Weber Rotisserie Peach Glazed Pork Loin

Here is a beautiful peach glazed pork loin roasted on a Weber kettle rotisserie.  This was very easy but took longer than I was expecting mainly due to poor planning on my behalf.  That’s okay, it was worth the wait.

Weber Rotisserie Pork Loin

I started with a 3.75 pound boneless pork loin.  This was one of those products that has been “enhanced for tenderness” by pumping with a phosphate and saline solution.  I didn’t mind it being enhanced as I didn’t have time to brine or marinade the pork so this fit the bill perfectly.  I scored the side of the loin that had the fat cap and coated the roast heavily with McCormick’s Maple Smokehouse seasoning.  The pork was scored for presentation and to increase the surface area so more meat could get coated with the rub.

Pork loin 2

Pork loin 3

I threaded the pork loin onto the rotisserie spit but didn’t do a good job of getting it perfectly centered.   This roast was long and “skinny” so the rotisserie forks were only able to grab into a little of the meat.  I tried turning the meat on the rotisserie before the coals were lit and it was very obvious that the roast was just going to flop around and cook unevenly.  This is an easy fix; all you need to do is use some twine and truss the pork to the forks.  By the way, if your kids use all of your twine for an arts and craft project you can use regular old sewing thread in a pinch.  You know, just in case that sort of stuff ever happens to you.

Pork loin 4

I lit a full chimney of Kingsford blue and spit it between two charcoal baskets placed on opposite sides of the rotisserie spit. I threw on a chunk of hickory to get a little smoke into the meat.  The spit was placed in the motor, the lid closed and the pork was left to spin for 30 minutes before I had to start peeking and taking pictures.  The lid thermometer was running a little over 400F.  Here is what it looked like at 30 minutes.

pork loin 5

The internal temperature of the pork was only 95F at this point which surprised me.  Of course I had pretty much taken the pork straight from the refrigerator to the grill in about 10 minutes so it had not had time to properly warm before roasting.  Here is a little video of the pork spinning.  I really like the way the scoring has opened up the surface.

After about an hour and ten minutes I added some unlit charcoal to one of the baskets to keep the temperature of the grill up. The pork was just about done (internal temp of 130F) and was looking spectacular.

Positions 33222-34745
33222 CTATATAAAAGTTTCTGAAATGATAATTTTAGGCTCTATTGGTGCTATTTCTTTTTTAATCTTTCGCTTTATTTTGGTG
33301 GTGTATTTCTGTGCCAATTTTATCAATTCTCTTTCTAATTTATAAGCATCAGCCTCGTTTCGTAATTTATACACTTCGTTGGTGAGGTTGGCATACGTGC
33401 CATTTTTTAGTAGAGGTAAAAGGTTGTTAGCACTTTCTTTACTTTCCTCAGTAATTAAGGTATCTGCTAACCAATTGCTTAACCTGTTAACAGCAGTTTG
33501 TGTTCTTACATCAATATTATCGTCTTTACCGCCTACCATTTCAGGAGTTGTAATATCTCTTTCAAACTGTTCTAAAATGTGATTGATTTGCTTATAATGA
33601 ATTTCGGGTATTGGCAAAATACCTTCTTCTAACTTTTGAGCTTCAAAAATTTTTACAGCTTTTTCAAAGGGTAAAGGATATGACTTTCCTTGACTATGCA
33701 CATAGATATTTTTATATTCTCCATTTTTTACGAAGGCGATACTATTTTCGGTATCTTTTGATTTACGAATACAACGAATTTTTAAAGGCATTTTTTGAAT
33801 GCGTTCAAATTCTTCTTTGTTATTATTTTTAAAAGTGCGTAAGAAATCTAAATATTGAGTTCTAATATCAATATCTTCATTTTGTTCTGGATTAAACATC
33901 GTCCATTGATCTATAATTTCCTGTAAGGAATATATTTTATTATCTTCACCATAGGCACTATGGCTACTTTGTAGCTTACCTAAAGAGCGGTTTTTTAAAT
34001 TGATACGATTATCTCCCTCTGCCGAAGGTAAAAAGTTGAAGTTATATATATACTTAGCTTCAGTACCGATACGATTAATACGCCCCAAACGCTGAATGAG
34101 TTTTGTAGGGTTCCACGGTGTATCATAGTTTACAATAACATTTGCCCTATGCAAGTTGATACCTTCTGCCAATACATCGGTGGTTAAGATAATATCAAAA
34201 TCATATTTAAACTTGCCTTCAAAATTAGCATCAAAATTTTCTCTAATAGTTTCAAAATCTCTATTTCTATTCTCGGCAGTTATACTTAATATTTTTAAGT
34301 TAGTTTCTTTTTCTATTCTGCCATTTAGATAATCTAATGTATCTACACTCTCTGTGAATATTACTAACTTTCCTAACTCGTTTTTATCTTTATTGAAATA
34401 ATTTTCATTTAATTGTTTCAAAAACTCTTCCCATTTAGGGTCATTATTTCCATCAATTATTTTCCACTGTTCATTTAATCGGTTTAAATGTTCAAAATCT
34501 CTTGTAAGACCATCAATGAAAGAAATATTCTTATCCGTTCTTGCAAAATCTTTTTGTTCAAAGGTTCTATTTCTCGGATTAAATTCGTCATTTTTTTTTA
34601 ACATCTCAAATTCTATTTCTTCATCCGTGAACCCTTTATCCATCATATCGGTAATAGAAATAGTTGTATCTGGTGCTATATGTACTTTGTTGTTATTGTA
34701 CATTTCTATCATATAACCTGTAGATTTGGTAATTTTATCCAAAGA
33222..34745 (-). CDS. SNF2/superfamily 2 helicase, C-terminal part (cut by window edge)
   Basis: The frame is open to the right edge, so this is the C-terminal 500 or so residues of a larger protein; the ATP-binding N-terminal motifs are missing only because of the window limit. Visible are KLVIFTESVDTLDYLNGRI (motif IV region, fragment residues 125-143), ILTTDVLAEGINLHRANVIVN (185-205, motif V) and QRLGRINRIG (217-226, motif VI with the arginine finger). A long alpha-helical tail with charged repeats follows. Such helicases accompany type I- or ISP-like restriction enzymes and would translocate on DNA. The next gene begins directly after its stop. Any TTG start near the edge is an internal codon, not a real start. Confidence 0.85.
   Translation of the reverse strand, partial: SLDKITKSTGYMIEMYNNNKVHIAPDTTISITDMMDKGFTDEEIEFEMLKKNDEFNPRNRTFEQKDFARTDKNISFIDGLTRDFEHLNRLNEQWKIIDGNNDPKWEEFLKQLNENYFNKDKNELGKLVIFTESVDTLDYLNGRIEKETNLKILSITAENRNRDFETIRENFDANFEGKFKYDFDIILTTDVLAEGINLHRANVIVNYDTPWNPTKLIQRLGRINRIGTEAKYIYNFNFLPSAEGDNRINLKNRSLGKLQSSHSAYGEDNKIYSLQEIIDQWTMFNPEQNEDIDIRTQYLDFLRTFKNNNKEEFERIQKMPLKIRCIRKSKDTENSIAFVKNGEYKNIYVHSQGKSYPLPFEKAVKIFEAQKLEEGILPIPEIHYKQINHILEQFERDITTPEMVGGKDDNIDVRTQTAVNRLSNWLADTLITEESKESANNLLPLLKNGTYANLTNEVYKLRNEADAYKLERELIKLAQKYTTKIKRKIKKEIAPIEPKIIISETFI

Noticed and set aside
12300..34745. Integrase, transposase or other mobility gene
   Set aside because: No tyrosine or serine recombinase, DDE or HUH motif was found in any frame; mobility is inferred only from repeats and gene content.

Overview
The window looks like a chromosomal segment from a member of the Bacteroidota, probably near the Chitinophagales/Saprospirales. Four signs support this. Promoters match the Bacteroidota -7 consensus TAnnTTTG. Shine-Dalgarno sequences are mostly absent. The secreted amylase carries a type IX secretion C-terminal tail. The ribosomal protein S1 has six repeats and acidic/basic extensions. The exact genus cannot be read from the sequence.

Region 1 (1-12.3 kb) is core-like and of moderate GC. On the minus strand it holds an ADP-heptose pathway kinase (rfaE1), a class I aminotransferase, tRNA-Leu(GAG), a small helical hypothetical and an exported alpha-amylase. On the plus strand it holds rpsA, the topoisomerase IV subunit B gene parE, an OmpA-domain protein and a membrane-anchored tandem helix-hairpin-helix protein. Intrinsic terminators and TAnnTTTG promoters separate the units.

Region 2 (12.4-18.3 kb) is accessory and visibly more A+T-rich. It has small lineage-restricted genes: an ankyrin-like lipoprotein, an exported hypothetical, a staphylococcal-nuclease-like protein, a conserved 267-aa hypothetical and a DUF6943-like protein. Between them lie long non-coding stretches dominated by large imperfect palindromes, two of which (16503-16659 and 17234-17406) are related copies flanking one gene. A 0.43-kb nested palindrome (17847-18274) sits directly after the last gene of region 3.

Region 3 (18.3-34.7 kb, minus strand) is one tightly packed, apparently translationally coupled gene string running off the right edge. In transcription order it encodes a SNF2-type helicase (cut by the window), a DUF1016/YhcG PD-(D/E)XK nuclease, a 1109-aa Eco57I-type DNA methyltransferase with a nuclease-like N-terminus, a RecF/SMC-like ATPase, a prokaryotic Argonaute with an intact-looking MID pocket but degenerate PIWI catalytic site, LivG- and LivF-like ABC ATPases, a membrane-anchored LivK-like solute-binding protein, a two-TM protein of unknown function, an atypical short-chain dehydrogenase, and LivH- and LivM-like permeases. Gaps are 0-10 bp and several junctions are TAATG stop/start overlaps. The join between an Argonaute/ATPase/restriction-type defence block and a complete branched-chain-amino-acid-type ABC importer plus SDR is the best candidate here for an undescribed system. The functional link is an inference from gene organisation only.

pork loin 6

I grabbed a jar of peach preserves and liquefied about a half cup in a bowl in the microwave.  I brushed the peach mixture onto the pork loin while it was spinning and let it go for another 20 minutes until the meat hit an internal temp of 145F.  Peaches and pork is an awesome combination.


pork loin 7


Pork loin 8

The peach glazed pork loin was rested for a few minutes then removed from the spit and sliced thin.  It was incredibly juicy, smelled incredible and everyone loved it.

pork loin 9

This had been a very long and hard day at work for me.  Taking the time to play with the Weber kettle rotisserie was just the thing to put a smile on my face and end the day on a great note.  Sometimes the best reason to bust out the rotisserie is to force you to relax and recharge.

Here are some other ideas that folks have tried with pork loins on their rotisseries.

From Cook Like Your Grandmother

From Comfy Tummy


  1. Michael Withman says

    I used this recipe 3 weeks ago and will be using it again tomorrow. Very simple and very good. Family requesting this to be a regular item in our house. I used only one basket of charcoal + 1 small hickory chunk to the side initially and moved it in closer to the pork after about an hour so it had time to absorb some of the smoke. It took a little longer but very much worth the wait. I use to spending hours attending my smoker and it’s nice to have a “quick” no brainer recipe in the quiver.

    • David says


      Awesome! So very glad your family enjoys.

      I am always fidgeting about trying to find the best way to arrange coals, etc. with the rotisserie. That’s one of the great things about rotisseries..just one more excuse to play with fire!

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